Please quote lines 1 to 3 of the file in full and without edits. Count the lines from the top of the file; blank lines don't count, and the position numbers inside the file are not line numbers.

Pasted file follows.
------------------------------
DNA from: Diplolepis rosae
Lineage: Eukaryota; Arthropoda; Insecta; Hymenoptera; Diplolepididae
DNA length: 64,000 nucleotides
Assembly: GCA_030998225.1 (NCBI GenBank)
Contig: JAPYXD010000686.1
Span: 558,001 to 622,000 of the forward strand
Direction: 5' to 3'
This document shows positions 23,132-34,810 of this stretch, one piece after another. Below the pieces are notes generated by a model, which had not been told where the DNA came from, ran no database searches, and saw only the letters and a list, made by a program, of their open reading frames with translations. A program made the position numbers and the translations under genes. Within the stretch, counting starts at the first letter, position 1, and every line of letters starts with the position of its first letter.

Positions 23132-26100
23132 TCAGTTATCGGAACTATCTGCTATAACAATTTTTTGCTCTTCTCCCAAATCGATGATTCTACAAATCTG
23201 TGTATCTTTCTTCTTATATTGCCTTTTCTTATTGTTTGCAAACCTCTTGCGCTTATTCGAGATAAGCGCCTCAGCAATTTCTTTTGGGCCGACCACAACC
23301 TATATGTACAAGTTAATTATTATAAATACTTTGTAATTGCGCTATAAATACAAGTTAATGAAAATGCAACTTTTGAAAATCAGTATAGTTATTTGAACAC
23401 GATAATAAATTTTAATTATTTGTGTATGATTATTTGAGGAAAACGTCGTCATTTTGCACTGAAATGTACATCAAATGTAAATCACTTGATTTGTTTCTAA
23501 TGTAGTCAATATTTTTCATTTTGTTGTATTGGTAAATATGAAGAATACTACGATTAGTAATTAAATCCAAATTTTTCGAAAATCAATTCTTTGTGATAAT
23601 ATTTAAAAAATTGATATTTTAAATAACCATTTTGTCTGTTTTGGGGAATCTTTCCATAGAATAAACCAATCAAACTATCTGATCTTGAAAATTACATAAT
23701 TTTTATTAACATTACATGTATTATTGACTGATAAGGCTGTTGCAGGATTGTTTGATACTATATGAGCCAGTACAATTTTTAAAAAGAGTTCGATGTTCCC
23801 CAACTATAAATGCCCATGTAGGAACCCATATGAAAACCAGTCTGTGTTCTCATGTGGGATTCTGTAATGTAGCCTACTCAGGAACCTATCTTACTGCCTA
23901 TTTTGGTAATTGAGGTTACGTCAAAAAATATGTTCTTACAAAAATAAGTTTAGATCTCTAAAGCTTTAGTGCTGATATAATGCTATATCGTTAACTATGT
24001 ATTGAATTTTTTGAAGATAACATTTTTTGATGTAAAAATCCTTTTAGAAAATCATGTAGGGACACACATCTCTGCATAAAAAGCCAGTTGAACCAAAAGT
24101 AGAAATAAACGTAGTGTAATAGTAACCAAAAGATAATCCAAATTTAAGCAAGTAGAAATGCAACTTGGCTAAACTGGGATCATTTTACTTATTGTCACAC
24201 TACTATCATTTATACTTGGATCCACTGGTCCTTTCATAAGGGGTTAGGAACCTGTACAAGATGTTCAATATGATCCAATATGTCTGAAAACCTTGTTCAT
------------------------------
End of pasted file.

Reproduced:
DNA from: Diplolepis rosae
Lineage: Eukaryota; Arthropoda; Insecta; Hymenoptera; Diplolepididae
DNA length: 64,000 nucleotides